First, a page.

C: There’s a lot of humour in Joe which is not necessarily comedy - and a warmth to how you filmed certain behaviours and conversations. It’s not ‘funny ha-ha’, but people have been laughing in the cinema. Does that worry you?
DGG: No. A moment of uncomfortable laughing - I love that! The cast is made up of professional and non-professional actors together, and many of them were asked to improvise entire scenes. I found many of them really funny and also there’s a thrill when you capture a performance like that, you feel like you’re getting something out of them that you wouldn’t with a professional actor. Sometimes that mixture doesn’t work but Nicolas Cage was very open about working with them too, which helps.
C: And Nicolas Cage is very funny!
DGG: So funny! There are moments when he’s talking to Tye Sheridan’s character and he goes all bug-eyed - that’s usually when the audience will allow themselves to laugh at that kind of thing because it’s a Cage-ism. Even though his character is tragic, there are moments that are open to laughing. At the same time there’s also a strange vulnerability about him and his character, even though he is clearly so strong.
C: You can almost see a parallel between Joe and his dog - they are both massive, fierce animals that need to be restrained, but also incredibly loyal and protective. A lot of what you do with direction in the film seems to be about corralling that energy.
DGG: We talked extensively about that in rehearsals: Joe’s the dog, and Wade (Gary Poulter) is the snake. We always had this concept of the story between the two characters being a dog vs snake fight: one is aggressive, loud and in your face; the other is sly, meaner and more venomous. I’ll tell you a strange subconscious thing that happened when we were making the movie. There are two improvised lines in the film: one when Joe picks up the snake at the beginning and says “nobody mess with him, he’s my friend”. And then towards the end when Wade says to Joe: “Are you my friend?” Neither of these lines were in the script. Both actors just improvised them and I didn’t even realise. Isn’t that weird? Nic pointed it out to me when we saw the completed film together. People reading the interview may not get this straight away but when you see the film it’s really freakish that it wasn’t planned.
C: Of course there’s a lot of animal symbolism in the film - not just snakes and dogs, but also many scenes involving birds, and the deer...
DGG: The birds scene was almost an accident, it was a film test before we went into production! We were filming the old bridge because we knew we wouldn’t have to get a permit. So we got there at dawn and we started capturing all these vultures flying around. It was beautiful, but they were actually feeding on dead pigs at the bottom of the dried up river. That area of farmland is overrun by little wild hogs, and farmers sit up on their roofs with assault rifles at night and shoot the wild hogs. Then they drag them off into the creek bed and throw them away. It’s disgusting!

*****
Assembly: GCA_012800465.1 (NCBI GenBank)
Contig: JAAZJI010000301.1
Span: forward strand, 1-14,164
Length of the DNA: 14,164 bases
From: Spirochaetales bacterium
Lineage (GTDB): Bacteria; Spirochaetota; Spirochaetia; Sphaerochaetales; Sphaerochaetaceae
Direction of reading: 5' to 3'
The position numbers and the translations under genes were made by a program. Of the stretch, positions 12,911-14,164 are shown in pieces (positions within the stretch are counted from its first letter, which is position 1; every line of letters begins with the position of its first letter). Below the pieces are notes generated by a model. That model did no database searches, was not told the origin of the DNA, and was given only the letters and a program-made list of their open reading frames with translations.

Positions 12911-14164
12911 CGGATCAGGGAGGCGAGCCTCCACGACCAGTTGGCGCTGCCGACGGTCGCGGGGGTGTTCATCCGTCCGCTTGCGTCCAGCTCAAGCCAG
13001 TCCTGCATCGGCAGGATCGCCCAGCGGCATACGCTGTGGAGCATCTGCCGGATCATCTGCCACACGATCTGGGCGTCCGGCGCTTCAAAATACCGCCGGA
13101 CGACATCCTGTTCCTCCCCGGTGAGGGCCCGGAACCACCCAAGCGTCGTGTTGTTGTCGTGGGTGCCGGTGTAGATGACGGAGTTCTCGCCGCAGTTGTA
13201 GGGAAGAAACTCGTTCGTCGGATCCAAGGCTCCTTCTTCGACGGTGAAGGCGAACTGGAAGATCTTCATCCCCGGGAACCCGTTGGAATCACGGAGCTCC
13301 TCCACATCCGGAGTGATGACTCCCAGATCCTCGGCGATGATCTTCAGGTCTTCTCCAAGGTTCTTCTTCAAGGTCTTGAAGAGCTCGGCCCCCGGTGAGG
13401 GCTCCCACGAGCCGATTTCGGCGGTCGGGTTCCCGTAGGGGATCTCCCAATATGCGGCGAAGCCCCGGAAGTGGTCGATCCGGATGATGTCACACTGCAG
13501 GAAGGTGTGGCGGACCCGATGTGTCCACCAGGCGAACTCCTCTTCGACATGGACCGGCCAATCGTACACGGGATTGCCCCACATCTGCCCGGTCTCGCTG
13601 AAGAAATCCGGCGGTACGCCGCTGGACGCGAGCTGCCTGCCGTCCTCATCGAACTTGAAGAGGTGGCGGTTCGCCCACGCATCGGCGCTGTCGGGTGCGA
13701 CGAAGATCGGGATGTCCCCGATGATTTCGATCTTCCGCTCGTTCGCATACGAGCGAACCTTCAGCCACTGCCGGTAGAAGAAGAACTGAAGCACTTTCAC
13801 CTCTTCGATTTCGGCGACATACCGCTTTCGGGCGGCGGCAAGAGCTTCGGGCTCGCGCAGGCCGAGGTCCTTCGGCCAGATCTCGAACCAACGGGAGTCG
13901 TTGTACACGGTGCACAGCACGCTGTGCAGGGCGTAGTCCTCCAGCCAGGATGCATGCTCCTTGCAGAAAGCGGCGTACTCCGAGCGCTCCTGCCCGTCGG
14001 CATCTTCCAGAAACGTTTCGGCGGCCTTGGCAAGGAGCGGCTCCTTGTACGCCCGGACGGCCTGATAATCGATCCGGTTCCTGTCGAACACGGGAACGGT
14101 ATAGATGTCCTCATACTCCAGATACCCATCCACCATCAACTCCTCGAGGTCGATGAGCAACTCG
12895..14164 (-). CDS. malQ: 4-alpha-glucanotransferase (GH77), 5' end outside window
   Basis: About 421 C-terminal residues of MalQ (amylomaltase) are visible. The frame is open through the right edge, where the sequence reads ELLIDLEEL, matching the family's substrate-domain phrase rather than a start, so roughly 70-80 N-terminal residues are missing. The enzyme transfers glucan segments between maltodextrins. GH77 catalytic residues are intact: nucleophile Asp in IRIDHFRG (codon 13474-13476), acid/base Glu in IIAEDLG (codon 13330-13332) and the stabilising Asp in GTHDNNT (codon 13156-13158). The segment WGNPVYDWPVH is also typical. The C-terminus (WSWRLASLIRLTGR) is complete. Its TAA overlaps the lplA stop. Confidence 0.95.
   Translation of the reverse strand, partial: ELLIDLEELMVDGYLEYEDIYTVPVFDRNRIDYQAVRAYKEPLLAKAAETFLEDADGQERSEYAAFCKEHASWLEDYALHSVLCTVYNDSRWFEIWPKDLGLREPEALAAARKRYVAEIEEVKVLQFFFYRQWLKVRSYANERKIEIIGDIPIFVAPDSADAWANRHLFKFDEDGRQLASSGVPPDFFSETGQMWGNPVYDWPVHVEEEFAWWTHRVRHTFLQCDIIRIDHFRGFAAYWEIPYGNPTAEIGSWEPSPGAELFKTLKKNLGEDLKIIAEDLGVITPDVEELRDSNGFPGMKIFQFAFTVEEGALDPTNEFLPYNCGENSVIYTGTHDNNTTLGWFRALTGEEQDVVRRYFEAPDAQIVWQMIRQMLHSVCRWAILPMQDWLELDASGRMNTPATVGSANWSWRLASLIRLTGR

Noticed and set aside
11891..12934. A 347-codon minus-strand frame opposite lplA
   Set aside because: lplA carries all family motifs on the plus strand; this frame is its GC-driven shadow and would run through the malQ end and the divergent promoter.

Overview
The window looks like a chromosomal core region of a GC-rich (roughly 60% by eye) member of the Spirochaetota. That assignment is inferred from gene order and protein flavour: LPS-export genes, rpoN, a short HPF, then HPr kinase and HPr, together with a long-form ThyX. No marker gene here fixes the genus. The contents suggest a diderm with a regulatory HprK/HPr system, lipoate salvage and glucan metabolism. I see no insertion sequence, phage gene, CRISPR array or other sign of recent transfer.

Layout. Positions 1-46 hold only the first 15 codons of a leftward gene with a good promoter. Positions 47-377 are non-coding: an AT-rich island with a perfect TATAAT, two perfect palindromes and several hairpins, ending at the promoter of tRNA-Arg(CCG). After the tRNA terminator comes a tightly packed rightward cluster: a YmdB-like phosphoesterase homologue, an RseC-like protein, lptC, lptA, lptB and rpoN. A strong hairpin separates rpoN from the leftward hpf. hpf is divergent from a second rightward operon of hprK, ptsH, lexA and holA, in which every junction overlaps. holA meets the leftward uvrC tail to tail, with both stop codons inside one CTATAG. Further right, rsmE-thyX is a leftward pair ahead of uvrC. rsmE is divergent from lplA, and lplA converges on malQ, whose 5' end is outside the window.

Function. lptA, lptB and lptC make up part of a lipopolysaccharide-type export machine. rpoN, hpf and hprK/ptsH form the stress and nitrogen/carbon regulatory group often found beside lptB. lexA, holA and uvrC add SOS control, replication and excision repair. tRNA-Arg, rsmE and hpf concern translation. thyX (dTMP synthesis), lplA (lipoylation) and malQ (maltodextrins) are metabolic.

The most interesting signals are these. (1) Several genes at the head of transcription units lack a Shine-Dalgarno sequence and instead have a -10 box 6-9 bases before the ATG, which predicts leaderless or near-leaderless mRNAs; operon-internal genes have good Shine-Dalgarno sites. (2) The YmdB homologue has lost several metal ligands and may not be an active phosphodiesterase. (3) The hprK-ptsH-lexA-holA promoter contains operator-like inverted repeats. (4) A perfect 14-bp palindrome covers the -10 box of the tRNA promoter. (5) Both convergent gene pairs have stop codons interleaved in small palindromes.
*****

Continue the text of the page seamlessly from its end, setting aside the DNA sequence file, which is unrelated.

C: This is significant because in a way the visual language of the film is all about finding beauty and lyricism in something that is really quite disturbing and cruel - as cruel as nature is.
DGG: It’s tricky because I didn’t want the way we filmed nature to be so lyrical that it got in the way of the honesty of it. The whole point of the casting non professional actors was to find the real places and the real people. There is poetry in real life, especially in the way these people talk...
C: ...And in what they do too, however harsh - I’m also thinking of the scene in which the deer gets skinned in the film.
DGG: Is it brutal?
C: Yes - but beautiful too. It takes skill.
DGG: Yeah, you have to be delicate but very firm. And we only had one deer! Nic had never done that before, but Tye Sheridan had. He’s a young man but he knew how to quarter a deer! That’s because he’s a deer hunter - he hunts deer with bows.
C: Whoo. Sounds a bit We Need to Talk About Kevin! [laugh]
DGG: [laugh] That’s a scary movie!
C: Speaking of other movies, what inspires you as a filmmaker? Do you find inspiration in other films?
DGG: I watch loads of movies, but it’s mostly music that inspires me. I love Ryan Bingham, who wrote the song at the end of Joe. When I read books I’m always thinking of the script that could come out of them. More than anything, my inspiration is travelling - seeing people and experiencing different atmospheres. I spend a lot of time in airports eavesdropping conversations. I love it if I can find a fight, and watching people and their public displays of emotion - couples making out, people crying at the bus stop. I think about the story - why are they like that? There is something very spontaneous about how people act when they don’t know they’re being watched, and that’s what I like to get from actors when I put a camera in front of them. If you find the quality of unselfconsciousness in a performance, that’s amazing. We’re often too neurotic to do anything in front of a camera! The best and worst part of being a director is that I don’t really have a craft: if you’re a composer or musician you have a craft, you can play instruments and understand music. A cinematographer has a camera, and as an actor you have your body to work with. As a director, your main skill is in hiring good people. Not that it’s an easy job, but essentially your role is to combine all these people and collaborate together. I can’t fix it if I get the wrong people.
C: Some might say that that’s a skill in itself.
DGG: Yes. But if the apocalypse comes I’m f*cked!